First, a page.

Two government departments have called for an explanation from councils about their failure to reduce spending on children’s social care since budgets were first cut in 2010.
The Department for Education and the Department for Communities and Local Government have set up a project to examine councils’ spending in this area after discovering there had been very little reduction in councils’ spending since 2010.
This was despite DCLG’s assumption that councils could cut their children’s services spending by 15% between 2010-11 and 2014-15.
The department reduced its “relative needs formula” for children’s social care – which is based on an assessment of the cost of running the service – by 43% for the same period.
Speaking at the National Children and Adult Services conference in Harrogate last week, LGA chief executive Carolyn Downs said the departments wanted to “examine the scope for driving efficiencies in children’s services”.
She said youth and community services, and central education functions, had been cut broadly in line with DCLG reductions to the “relative needs formula” of 43% and 40% respectively.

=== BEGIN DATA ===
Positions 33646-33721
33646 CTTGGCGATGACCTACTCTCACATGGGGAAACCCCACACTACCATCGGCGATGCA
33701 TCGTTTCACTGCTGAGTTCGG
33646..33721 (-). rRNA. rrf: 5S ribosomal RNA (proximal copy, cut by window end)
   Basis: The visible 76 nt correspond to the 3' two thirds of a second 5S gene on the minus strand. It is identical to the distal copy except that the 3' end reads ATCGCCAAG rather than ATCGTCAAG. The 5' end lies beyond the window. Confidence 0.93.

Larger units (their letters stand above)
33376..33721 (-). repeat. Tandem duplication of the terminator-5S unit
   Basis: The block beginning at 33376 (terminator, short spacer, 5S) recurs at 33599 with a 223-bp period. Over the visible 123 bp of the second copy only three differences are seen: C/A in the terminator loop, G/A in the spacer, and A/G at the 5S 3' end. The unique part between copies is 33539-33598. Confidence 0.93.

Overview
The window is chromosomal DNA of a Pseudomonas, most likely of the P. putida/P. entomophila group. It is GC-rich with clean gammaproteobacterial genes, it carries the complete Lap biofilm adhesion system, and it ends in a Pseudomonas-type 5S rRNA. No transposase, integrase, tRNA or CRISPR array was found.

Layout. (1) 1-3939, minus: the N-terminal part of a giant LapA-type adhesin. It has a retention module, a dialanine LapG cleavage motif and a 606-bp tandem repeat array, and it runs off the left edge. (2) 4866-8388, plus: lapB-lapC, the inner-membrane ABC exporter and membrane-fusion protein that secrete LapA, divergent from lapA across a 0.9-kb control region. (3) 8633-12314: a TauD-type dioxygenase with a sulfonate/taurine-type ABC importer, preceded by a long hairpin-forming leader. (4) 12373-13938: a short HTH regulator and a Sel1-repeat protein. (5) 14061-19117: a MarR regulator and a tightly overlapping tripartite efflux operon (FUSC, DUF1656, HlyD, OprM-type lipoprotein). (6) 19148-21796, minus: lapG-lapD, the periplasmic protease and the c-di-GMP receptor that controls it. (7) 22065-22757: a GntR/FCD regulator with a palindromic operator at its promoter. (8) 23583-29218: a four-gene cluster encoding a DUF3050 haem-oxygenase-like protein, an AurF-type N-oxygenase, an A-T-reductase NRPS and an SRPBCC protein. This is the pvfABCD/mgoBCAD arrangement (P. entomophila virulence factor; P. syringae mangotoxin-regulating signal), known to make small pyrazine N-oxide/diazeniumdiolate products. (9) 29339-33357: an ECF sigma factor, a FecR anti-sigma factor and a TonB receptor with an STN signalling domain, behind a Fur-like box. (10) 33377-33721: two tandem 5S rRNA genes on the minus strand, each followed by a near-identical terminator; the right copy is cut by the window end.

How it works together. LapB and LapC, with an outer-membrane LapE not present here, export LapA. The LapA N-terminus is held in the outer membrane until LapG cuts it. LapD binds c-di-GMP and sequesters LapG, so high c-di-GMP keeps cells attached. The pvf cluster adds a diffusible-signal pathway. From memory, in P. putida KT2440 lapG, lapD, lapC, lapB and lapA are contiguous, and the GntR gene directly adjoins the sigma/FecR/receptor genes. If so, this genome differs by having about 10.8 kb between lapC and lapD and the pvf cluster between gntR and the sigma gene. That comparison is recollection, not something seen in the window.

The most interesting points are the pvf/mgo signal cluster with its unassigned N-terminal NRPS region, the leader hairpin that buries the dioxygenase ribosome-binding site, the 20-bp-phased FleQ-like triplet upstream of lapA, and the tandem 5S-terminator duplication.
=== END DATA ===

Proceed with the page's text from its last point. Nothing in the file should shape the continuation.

However, she said, the same was not true of children’s social care.
She added that during a “spiky” meeting, DfE officials had asked “why spending had not fallen in that area [children’s social care] and why we couldn’t find greater levels of efficiency.”
She said rising demand was a crucial reason for this. According to the National Audit Office, councils saw an 11.8% rise in looked-after children between 2007 and 2012.
Ms Downs said the departments wanted to address the variation in councils’ spending on children’s services and had asked why some councils had better Ofsted ratings than others despite spending the same amount of money or less.
The LGA has responded to the Whitehall drive by commissioning Cipfa to research the variations in spending between different councils.
During his speech at the same conference, children’s minister Ed Timpson said: “My department is already working with DCLG, as well as local authority groups, to look at ways to make the delivery of children’s services more efficient and more effective.”
A National Audit Office report published earlier this year said the DfE “could not give an estimate of cost pressures and the scope for savings across the entirety of children’s services.”